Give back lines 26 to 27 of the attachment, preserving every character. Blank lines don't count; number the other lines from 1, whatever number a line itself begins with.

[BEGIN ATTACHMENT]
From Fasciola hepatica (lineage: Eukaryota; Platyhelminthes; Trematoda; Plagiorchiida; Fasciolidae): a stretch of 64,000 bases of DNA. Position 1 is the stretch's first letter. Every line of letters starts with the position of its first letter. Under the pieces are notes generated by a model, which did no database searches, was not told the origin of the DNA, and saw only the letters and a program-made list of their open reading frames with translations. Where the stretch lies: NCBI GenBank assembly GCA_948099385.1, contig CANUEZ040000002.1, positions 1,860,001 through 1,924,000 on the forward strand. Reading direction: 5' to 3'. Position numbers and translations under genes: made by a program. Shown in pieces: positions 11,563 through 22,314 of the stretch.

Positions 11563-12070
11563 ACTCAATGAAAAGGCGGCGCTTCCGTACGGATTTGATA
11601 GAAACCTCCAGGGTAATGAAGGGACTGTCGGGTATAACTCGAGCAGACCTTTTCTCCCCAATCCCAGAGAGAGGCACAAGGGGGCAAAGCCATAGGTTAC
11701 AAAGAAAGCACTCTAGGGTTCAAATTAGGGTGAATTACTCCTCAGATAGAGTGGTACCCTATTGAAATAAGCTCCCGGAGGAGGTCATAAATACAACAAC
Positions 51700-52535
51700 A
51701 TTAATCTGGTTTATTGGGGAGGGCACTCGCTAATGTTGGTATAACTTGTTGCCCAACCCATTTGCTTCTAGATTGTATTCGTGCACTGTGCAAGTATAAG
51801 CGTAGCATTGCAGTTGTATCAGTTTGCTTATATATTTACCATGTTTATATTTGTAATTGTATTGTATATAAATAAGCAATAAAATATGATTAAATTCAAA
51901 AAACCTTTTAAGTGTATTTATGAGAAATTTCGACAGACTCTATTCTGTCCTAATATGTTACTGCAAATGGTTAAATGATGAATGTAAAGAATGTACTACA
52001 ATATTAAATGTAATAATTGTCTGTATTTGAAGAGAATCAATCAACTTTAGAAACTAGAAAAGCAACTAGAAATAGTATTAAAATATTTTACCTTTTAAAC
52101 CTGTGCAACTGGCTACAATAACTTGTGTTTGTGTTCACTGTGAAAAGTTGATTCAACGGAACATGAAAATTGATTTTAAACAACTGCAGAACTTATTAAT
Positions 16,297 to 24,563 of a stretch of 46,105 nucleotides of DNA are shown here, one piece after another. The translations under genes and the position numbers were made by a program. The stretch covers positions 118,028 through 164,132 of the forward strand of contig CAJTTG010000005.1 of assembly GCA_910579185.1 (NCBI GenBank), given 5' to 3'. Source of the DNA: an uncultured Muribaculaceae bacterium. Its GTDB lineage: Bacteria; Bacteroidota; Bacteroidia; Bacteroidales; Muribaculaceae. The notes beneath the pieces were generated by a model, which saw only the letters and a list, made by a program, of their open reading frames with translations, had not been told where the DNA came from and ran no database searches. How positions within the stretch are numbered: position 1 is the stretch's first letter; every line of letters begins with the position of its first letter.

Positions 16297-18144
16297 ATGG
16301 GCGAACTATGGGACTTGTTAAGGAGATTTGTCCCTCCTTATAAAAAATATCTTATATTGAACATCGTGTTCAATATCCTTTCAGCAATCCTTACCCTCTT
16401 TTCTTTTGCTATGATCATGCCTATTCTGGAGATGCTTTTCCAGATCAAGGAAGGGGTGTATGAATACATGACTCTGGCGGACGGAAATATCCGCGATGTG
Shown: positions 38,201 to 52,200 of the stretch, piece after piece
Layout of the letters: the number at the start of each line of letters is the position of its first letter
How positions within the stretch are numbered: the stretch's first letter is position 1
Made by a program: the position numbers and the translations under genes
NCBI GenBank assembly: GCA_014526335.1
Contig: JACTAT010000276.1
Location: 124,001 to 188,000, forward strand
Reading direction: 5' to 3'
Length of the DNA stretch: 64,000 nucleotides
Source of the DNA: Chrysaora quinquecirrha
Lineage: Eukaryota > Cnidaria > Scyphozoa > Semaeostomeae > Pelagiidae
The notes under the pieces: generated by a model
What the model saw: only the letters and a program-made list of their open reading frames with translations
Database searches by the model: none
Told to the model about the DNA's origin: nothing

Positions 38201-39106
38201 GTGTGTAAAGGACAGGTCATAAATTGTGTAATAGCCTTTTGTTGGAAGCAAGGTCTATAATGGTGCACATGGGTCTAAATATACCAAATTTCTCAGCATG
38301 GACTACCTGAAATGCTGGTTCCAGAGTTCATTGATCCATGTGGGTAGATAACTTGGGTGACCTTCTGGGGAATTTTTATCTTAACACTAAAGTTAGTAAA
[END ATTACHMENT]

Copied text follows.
Length of the DNA stretch: 64,000 nucleotides
Source of the DNA: Chrysaora quinquecirrha